• Require debt collectors to submit more detailed information when filing suit: Debt collectors should be required to submit basic information about the debt, including the name of the original creditor and an itemized record of the total principal, interest, fees, and other charges that have been added to the debt, when they sue over a debt, so that the consumer can see if it is his or her debt, and in the right amount.

• Increase oversight to ensure consumers are properly notified of lawsuits: Courts should be required to provide supplemental notice of all filed debt collection lawsuits to debtors and default judgments should be prohibited if the notice is returned to the court as undeliverable.

Under FTC Settlement, Debt Buyer Agrees to Pay $2.5 Million for Alleged Consumer Deception [FTC.gov]

Comments

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  1. MaxH42 thinks RecordStoreToughGuy got a raw deal says:

    In before the “how are you going to collect it” jokes.

    • HomerSimpson says:

      I’ve got the bingo chip on “If you deadbeats paid your bills, debt collectors wouldn’t *need* to exist!”

  2. Evil_Otto would rather pay taxes than make someone else rich says:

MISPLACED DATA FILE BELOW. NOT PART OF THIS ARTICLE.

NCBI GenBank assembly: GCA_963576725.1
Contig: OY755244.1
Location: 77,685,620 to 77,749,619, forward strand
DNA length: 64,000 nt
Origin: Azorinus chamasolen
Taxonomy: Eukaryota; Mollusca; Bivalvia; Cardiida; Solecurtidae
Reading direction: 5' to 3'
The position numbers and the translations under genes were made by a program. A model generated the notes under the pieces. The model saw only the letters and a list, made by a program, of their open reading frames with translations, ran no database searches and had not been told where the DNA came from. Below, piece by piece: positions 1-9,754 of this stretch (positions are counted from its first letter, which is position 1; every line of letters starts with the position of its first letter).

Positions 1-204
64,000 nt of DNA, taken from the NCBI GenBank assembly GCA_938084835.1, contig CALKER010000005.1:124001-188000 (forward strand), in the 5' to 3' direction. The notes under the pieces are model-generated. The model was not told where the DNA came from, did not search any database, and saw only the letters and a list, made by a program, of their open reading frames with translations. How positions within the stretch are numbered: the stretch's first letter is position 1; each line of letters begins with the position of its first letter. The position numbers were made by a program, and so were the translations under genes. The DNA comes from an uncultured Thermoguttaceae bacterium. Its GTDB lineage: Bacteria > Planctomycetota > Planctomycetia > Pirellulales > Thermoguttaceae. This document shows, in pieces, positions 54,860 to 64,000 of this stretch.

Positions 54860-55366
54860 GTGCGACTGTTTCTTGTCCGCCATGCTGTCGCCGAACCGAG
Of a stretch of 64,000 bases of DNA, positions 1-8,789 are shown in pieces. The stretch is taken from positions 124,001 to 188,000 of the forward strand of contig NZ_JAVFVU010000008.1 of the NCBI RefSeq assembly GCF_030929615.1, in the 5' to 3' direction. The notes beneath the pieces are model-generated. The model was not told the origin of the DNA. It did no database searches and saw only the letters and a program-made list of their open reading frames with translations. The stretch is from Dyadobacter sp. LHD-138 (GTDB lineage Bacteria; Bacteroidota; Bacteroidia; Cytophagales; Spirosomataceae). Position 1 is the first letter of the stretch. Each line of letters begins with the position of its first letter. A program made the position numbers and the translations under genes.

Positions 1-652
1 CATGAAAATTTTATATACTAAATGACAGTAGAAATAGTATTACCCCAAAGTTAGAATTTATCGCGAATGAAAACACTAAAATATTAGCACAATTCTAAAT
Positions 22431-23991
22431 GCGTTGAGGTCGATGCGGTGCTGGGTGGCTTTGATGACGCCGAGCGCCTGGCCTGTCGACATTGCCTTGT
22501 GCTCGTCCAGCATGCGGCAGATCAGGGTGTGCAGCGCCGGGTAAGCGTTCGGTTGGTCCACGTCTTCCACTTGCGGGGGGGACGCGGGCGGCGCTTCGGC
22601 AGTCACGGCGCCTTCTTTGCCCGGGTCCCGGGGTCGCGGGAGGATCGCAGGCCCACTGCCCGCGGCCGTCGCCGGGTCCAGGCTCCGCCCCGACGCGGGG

Why are they still in business? If their violations are egregious enough to require a multimillion dollar fine, why are they still allowed to conduct business?

    “Here’s your fine, now don’t do it again!”

    My fear is that they’ll just see this as a cost of doing business and make sure they don’t get caught again.

    • SeattleSeven says:

      How would you shut down a business exactly? Just tear up their business license and hope they don’t go get a new one?

    • ZachPA says:

      Cost of doing business…..You hit the nail on the head.

      It’s really just a numbers game. If a junk debt buyer buys $1 million worth of junk debt for 2c on the dollar, they’ve spent $20k for the right to collect on debt worth $1 million. Assuming their tactics result in just 4% of the debtors paying their bills in full, they’ve effectively doubled their money. The sky’s the limit. They have no realistic hope of collecting the entire $1 million, but anything over their initial investment plus costs is profit. And when someone sues over a violation of some law, it’s always cheaper to settle than to fight the suit.

      Last year, after a couple of months of collection efforts on an invalid debt, I sued the offending collection agency for $12,000. The week before it was scheduled to go to trial, they called and eventually settled with me for $8000. It was cheaper to settle and send me a check than to fly someone here from Florida and/or pay an attorney to represent them here, especially considering the likelihood that they would lose at trial anyway. Just a numbers game.

  3. Snowblind says:

    Wonder if these guys are connected to Chase. I just submitted a story about them pencil whipping accounts.